The 3DS is home two brilliant beat-em ups already. With Dead or Alive and Street Fighter proving that Nintendo’s handheld can compete with console cousins. Now another huge fighting franchise has arrived on the scene. Can Tekken 3D compete with the big boys, or should it be Tekken away and never seen again?

I actually enjoyed Tekken 3DS. Being a Nintendo man, I never really overly played the previous games. I do recall having a version on the PlayStation years ago, which I remember playing a fair bit, especially a Streets of Rage style mode. After playing the over the top Street Fighter, with its fireballs, stretchy limbs and insane attacks, then moving on to Dead or Alive’s super-fast fights, Tekken came over as a slightly mellowed game.

Controlling the game is easy enough. The buttons are mapped to punch and kick attacks. If you find pulling of cool moves too difficult, there are touch screen options for novice players. I found that due to the slower pace of this game, attacks felt like they had more ‘oomph’ behind them. The emphasis in Tekken is to block attacks effectively then unleash a string of combos on your opponent. Timing is critical and learning a string of attacks is key. Attacks come in High or Low varieties, so if someone keeps blocking your high attacks, go for the family jewels! Homer Simpson style.

The levels in the game are pretty much standard fighting fare. There are lovely meadows, skyscrapers and fiery dungeons. There are a couple of 3DS specific levels new to the game, although if you are not a regular fan, you probably wouldn’t notice. Taking a page of out DOA’s book, there are a couple of levels which collapse or are altered by your actions. Sadly the backgrounds are mostly static, much like SF4’s, and do not really evoke any interest. The amount of characters in the game make up for this,with over 40 to choose from. Some are pretty generic, some such as the giant bear Akuma are just well… bizarre.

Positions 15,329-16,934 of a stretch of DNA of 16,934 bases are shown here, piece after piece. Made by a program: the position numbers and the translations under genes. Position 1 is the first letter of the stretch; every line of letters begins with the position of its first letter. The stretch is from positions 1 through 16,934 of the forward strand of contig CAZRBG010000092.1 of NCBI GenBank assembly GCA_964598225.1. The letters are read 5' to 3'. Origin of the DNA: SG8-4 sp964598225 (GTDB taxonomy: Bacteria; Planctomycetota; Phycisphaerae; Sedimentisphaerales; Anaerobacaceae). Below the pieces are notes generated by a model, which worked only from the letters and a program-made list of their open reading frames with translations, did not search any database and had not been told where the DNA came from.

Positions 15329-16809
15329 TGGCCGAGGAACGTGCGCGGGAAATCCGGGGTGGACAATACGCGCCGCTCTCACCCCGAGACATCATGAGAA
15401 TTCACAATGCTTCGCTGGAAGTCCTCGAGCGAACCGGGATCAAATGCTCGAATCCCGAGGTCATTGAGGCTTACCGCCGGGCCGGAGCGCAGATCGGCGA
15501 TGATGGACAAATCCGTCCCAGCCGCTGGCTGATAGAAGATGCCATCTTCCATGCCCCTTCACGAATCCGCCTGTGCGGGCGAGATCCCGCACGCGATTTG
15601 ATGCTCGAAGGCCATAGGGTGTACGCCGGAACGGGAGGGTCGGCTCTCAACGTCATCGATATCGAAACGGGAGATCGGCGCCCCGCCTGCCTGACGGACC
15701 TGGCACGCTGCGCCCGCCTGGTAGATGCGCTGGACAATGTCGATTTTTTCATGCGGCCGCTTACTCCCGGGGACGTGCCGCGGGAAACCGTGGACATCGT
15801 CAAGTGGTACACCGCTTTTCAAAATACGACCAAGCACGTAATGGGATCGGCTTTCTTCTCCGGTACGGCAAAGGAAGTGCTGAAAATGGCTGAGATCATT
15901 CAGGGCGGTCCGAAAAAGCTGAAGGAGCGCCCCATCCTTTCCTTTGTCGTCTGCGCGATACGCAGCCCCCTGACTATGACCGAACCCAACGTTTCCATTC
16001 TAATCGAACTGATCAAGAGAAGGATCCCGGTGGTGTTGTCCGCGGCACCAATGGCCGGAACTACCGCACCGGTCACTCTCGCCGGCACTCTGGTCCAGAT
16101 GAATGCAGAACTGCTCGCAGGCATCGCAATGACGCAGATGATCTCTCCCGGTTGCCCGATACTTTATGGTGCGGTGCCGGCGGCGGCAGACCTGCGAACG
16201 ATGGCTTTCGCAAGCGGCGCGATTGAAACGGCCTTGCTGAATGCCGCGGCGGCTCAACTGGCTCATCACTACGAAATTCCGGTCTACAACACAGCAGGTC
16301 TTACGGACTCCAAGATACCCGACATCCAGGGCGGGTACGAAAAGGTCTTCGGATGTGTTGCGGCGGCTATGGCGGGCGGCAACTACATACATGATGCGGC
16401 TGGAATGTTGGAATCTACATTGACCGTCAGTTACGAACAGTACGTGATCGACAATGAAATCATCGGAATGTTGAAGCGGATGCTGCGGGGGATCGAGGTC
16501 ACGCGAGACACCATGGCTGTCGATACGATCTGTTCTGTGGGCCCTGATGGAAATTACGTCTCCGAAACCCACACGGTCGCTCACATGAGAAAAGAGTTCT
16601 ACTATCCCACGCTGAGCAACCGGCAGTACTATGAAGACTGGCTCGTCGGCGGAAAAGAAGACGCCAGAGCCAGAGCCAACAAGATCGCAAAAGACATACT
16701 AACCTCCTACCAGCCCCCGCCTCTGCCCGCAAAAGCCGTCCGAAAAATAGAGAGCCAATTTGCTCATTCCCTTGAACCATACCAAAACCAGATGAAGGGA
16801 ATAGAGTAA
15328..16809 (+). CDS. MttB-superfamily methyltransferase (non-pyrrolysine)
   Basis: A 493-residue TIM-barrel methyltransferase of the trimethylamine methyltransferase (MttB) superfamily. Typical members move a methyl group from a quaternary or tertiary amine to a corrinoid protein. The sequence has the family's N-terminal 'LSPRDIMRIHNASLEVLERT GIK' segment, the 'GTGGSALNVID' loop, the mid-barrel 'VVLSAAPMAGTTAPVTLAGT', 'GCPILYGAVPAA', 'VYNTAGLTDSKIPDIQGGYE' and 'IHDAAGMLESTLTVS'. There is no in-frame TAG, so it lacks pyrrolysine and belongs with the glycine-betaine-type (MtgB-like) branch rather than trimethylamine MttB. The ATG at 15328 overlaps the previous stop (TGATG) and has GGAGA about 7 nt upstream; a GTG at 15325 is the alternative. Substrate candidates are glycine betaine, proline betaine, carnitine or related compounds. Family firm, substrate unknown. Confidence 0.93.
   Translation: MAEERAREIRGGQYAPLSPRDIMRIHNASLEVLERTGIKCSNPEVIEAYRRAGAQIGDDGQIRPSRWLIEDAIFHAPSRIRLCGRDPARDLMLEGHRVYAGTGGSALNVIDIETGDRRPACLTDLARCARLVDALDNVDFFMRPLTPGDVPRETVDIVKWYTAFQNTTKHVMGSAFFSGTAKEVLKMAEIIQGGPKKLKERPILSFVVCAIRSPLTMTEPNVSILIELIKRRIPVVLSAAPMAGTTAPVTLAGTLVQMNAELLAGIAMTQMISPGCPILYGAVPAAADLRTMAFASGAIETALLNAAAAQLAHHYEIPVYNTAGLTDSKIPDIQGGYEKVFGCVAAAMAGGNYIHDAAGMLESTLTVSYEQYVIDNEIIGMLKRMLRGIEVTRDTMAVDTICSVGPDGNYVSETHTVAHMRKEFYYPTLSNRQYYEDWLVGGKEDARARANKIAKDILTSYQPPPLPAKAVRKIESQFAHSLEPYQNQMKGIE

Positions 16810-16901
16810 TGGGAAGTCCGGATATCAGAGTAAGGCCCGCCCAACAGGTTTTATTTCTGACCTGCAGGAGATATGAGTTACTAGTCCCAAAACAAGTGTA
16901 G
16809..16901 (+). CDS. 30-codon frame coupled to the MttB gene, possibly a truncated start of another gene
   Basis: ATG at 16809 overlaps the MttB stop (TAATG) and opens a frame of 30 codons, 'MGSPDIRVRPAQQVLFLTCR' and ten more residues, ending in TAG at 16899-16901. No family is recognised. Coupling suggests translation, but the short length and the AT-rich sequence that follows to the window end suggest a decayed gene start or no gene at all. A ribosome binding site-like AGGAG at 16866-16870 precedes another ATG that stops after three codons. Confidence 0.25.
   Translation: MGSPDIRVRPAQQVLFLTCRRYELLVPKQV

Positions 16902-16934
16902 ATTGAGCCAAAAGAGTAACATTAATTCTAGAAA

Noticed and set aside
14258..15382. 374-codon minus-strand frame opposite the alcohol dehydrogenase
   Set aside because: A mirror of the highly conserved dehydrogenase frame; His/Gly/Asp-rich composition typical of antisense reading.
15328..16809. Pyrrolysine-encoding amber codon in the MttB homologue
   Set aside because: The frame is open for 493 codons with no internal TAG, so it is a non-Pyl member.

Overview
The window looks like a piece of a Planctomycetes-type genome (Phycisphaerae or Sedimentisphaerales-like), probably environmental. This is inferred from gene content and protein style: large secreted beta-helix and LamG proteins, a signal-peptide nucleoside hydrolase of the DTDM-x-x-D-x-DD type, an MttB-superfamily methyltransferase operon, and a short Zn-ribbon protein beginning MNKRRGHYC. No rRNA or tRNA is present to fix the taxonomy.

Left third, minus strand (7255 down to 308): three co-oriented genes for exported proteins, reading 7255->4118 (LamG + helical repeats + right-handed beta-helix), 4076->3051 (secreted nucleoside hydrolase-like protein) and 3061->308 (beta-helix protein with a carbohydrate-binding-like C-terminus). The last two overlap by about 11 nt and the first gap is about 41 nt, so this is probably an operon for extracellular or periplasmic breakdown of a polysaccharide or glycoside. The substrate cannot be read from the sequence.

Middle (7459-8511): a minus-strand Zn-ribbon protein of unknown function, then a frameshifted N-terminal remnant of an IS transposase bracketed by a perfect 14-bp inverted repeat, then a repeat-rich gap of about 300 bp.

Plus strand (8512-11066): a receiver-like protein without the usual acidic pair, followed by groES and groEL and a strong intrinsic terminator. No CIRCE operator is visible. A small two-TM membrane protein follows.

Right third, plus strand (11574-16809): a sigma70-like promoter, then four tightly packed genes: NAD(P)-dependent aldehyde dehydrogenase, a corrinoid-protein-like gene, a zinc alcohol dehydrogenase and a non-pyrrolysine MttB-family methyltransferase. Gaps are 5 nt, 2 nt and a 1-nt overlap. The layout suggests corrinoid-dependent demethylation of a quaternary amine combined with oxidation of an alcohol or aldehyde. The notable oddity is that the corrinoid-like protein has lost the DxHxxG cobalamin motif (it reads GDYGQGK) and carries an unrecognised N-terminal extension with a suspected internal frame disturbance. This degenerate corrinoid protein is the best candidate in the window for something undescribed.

Graphically, the game is great. Tekken is one of the only 3DS games that looks better in 3D. I turned the slider to maximum and the characters really stood out, with no loss in speed or quality. The character models are detailed and look like they have come straight from the PS2. As mentioned before, the levels are OK but do not really add anything.

Sadly, Tekken has a very poor single player mode. I found it quite strange that there was no sort of story mode at all. You simply pick a character and choose survival mode, which sees you fighting a number of enemies until you are defeated. I am a Tekken novice, and I unlocked the 50 man battle mode within an hour. Obviously multiplayer is the game’s strength, with the usual one on one, tag battles and the like. There are also Tekken trading cards to earn as you play, which you can also acquire via Streetpass. The game also comes with a full length Tekken anime movie on the cart. Whilst this is a decent addition, I would rather have had a meatier single player experience for my £40. 

Rating
Description
7Gameplay
Fun old school raw fighting, not much variety
8Graphics
Decent character models and effects
8Sound
Techno and blazing guitar, not bad at all
7Final Score